Those who first read or hear about the rescue efforts of Chiune “Sempo” Sugihara are usually intrigued by the novelties of the story. He was an Asian diplomat in the middle of wartime Europe, and a Japanese official disobeying orders from his government by helping to rescue Jews at a time when many turned their backs.
In Visas for Life, Chiune’s wife Yukiko provides the most personal portrait yet of the man best known for his rescue of Jews in Kovno, Lithuania. Her opening chapter presents a detailed and very personal account of these rescue activities, a behind-the-scenes look at Chiune’s decision to help the Jews and the impact that decision had on him and his family.
But the events in Kovno are but a small part of the Sugihara story Yukiko reveals. She takes us back to her and Chiune’s early years, describing her dream of being an artist and his desire to travel, his gift with language, and his eventual entrance into the Foreign Ministry. She opens the door on the life of a diplomatic family, recalling the joys and struggles of a life spent on the move, as Sugihara’s assignments took them from Helsinki, to Kovno, to Prague, and finally to Romania.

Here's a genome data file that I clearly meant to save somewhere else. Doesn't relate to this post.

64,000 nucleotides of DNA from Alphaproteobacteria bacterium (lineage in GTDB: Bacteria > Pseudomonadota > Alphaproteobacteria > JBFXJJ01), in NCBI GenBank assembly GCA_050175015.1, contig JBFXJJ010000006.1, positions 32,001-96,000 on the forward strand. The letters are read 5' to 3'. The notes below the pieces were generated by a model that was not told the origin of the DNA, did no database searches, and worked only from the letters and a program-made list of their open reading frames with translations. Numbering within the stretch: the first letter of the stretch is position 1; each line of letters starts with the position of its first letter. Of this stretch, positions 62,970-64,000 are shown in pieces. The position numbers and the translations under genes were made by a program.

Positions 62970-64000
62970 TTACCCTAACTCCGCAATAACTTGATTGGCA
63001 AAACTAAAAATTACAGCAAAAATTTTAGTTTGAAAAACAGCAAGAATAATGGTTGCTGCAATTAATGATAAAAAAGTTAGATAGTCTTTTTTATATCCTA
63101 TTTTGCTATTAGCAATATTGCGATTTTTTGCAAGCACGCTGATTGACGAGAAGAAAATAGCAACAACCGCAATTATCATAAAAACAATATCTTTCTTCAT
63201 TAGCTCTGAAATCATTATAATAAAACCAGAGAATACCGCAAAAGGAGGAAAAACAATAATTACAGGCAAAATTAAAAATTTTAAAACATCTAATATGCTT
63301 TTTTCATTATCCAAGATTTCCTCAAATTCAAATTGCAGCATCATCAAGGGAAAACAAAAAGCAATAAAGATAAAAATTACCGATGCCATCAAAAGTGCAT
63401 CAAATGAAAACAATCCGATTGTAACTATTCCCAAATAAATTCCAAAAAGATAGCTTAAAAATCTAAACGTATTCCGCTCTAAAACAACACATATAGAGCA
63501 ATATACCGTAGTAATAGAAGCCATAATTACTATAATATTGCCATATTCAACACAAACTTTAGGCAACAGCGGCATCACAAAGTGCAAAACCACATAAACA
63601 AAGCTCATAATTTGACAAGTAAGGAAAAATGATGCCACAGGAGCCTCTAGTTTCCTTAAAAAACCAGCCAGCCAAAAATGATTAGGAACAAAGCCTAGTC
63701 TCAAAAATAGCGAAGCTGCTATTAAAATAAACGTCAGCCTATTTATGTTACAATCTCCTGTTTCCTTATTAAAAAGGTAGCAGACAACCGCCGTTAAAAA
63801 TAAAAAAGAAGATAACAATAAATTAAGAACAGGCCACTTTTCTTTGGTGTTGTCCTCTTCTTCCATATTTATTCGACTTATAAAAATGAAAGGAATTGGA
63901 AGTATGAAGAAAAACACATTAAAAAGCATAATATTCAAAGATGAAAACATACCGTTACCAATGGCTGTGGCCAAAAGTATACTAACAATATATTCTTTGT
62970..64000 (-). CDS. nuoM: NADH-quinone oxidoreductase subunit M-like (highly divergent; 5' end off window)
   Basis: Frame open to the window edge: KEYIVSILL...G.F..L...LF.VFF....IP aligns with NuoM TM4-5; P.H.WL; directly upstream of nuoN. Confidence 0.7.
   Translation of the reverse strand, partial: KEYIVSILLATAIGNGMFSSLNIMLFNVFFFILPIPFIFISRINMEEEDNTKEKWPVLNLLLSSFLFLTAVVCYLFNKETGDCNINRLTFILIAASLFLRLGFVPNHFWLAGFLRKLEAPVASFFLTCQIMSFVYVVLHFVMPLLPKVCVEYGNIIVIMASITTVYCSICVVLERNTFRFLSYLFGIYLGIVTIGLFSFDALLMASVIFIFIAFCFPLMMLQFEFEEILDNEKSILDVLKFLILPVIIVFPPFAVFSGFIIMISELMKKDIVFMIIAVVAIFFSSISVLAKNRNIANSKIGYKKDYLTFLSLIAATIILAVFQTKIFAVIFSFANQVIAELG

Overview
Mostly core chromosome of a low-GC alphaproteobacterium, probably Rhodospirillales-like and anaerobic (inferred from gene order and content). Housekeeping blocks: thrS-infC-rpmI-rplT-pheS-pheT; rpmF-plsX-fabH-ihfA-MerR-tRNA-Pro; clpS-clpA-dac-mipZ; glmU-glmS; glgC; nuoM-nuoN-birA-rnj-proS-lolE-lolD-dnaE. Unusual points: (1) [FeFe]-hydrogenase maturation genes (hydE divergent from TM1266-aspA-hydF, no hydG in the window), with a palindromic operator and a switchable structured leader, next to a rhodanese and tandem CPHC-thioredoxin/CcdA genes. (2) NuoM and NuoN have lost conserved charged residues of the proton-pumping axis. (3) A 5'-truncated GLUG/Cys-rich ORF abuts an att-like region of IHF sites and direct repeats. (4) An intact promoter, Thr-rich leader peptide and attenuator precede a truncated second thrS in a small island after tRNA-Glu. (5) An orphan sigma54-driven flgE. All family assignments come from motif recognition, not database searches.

Once in Romania, their struggles worsened as the family was captured by the advancing Soviet army and incarcerated in several Soviet internment camps before beginning a long journey back to Japan. Once home, Yukiko recounts, difficulties continued as Chiune was dismissed in disgrace from the Foreign Service for “that incident in Lithuania,” and the family had to adjust to civilian life in a war-ravaged economy and rebuild their lives.
But Sugihara’s life took an amazing turn when, in 1968, he received a phone call from the economic attaché of the Israeli embassy in Japan, who 28 years earlier had been one of the Jews saved in Kovno. This call led to a series of events that culminated in 1985 with Sugihara receiving the title “Righteous Among the Nations” for helping Jews escape the Holocaust. Sugihara died shortly thereafter, but he continued to be honored posthumously for his rescue activities.
Visas for Life includes many personal photographs, a chronology of Sugihara’s life, and a list of the awards he received beginning in 1985. Sir Edmund L. de Rothschild provides the forward, and Hiroki Sugihara, Chiune and Yukiko’s oldest son, has written the preface.
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